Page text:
Division mustering.

Divisional System

The Divisional System within the RAN is designed to facilitate the effective everyday management of its personnel. You will receive formal lessons on how the Divisional System is applied throughout the RAN and a brief introduction to the role of the Divisional Officer (DO).

Male and Female officer conversing.
Male and Female officer conversing.

Equity & Diversity Awareness

Being an equal opportunity employer, the RAN requires all it's members to undergo Equity and Diversity (E&D) training. On this course you will learn the various ADF and Navy policies in regard to E&D. You will also learn about the Equity Adviser Network, which exists to aid people in resolving E&D issues.

Leadership in the field.
Leadership in the field.

Leadership

As an officer in the Royal Australian Naval Reserve, it is your job to lead your sailors and set the example as to how they should behave. Here at the RANC, you will receive lessons on leadership theory and methods of practical leadership. This will include learning how to apply the Navy's military leadership model to various situations, as well as receiving opportunities to develop your own leadership potential through a practical exercise known as Coral Sea.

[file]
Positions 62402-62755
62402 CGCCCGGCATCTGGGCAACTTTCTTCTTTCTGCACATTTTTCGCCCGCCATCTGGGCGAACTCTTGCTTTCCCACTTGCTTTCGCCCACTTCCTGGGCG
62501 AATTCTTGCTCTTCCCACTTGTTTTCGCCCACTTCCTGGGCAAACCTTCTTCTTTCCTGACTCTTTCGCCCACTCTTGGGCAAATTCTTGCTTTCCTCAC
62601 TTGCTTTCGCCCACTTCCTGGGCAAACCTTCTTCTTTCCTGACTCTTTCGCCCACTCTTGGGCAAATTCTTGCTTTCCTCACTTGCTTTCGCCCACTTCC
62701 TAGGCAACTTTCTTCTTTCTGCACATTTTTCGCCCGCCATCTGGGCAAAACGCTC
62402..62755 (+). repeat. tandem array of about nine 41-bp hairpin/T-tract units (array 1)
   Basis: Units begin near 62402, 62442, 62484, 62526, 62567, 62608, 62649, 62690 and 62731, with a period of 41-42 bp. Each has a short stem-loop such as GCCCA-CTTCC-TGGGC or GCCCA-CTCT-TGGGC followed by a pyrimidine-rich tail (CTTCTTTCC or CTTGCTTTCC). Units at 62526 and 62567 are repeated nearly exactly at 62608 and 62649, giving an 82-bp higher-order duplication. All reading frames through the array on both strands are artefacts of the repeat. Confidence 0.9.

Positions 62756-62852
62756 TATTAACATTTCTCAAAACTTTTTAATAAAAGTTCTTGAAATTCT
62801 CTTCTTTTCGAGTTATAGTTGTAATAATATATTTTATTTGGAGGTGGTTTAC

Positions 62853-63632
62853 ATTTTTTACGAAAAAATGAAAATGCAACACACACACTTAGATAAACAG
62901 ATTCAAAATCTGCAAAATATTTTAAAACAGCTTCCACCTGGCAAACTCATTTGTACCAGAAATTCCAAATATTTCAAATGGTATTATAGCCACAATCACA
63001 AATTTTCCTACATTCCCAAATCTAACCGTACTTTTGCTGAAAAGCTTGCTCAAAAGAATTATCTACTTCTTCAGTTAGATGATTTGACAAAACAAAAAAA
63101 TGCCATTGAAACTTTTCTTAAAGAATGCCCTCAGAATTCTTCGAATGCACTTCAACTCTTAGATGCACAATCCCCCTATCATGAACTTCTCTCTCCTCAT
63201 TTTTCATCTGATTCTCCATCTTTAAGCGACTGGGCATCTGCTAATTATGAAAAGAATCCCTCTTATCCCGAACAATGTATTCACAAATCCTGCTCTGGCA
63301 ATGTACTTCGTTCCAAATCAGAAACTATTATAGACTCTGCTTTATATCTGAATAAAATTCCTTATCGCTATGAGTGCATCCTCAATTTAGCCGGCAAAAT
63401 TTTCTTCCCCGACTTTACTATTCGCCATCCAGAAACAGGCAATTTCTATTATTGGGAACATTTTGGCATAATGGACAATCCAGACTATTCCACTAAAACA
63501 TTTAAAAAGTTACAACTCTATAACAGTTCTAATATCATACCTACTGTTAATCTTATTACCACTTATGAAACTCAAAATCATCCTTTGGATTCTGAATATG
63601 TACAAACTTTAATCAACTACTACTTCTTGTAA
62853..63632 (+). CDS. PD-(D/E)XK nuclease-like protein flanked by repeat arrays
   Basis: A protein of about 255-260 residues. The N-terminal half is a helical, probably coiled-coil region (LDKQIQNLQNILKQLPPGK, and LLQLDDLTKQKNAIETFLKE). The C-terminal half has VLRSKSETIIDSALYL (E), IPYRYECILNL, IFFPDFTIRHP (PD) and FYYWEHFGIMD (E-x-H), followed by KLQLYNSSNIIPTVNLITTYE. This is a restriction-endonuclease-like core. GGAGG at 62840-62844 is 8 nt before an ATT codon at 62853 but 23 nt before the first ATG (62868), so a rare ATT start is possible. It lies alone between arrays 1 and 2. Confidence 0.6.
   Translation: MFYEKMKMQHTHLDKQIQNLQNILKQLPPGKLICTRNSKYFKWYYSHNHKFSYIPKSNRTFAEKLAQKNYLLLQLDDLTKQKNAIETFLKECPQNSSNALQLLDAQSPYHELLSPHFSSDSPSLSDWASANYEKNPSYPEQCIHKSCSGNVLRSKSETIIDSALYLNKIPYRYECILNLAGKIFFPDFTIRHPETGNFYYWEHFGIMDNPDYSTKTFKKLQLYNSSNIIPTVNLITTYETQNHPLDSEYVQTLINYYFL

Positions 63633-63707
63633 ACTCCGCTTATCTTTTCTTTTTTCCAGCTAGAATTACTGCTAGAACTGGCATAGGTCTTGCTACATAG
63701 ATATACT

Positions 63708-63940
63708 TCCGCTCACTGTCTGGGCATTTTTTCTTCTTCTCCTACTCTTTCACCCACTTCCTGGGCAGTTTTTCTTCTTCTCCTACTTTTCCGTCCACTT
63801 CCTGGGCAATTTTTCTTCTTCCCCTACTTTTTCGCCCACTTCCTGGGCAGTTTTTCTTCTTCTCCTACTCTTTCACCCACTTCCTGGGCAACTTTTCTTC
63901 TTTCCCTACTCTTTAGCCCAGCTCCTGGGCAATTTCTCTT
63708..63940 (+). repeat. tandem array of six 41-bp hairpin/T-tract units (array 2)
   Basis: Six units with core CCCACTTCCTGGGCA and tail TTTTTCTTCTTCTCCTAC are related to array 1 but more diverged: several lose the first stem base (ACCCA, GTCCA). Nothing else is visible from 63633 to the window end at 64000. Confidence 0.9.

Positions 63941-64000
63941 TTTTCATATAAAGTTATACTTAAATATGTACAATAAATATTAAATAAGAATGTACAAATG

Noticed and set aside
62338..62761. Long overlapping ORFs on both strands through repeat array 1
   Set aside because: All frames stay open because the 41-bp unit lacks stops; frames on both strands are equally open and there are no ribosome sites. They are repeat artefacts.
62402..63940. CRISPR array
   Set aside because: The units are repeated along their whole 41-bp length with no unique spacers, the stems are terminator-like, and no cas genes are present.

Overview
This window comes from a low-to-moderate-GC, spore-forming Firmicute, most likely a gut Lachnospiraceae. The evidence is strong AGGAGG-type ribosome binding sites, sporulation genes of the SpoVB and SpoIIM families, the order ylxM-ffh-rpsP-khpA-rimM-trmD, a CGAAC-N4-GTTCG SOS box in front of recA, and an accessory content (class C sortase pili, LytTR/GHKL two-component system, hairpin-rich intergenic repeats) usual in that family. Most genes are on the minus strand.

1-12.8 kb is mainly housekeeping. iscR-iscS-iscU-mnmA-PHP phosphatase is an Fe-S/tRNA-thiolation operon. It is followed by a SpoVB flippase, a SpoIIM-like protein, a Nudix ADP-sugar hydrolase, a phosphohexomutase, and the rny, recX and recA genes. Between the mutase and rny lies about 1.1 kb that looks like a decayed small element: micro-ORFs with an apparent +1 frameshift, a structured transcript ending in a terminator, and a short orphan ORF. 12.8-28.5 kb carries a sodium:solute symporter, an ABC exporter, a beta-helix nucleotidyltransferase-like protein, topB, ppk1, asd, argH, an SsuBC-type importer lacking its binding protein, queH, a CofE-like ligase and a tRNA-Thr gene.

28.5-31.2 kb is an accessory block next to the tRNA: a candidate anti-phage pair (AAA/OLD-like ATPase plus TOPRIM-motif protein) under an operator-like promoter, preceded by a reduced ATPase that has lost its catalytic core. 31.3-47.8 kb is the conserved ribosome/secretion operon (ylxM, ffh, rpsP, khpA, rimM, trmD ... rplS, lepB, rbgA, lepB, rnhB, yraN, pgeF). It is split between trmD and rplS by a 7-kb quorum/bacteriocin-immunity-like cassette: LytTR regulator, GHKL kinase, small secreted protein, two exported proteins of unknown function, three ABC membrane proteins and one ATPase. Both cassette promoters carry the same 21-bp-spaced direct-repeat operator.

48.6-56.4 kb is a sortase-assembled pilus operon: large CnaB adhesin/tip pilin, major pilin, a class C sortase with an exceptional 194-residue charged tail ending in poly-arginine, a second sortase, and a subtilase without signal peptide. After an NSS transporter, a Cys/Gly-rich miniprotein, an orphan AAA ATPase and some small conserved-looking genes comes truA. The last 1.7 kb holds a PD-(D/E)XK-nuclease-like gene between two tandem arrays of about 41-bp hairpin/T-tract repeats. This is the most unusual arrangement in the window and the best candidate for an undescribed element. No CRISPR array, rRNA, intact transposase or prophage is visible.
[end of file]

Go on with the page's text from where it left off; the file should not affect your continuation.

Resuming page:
Officers practicing with the 9mm pistol.
Officers practicing with the 9mm pistol.

9mm Pistol Course

This course is run over two days, with the first day spent learning how to correctly handle the weapon, it's firing procedures and finally a test on what you have learnt. On the second day you will apply these skills in a practical range shoot at the Beecroft Range Facility at Point Perpendicular. You will be required to achieve a score of at least 64 out of 80 to successfully pass this shoot.

Equipment being moved with a jackstay.
Equipment being moved with a jackstay.

OHS and Risk Management Induction

The RAN takes very seriously its responsibility to provide a safe working environment. During this course, you will learn the principles of Occupational Health and Safety and how they uniquely apply within the RAN.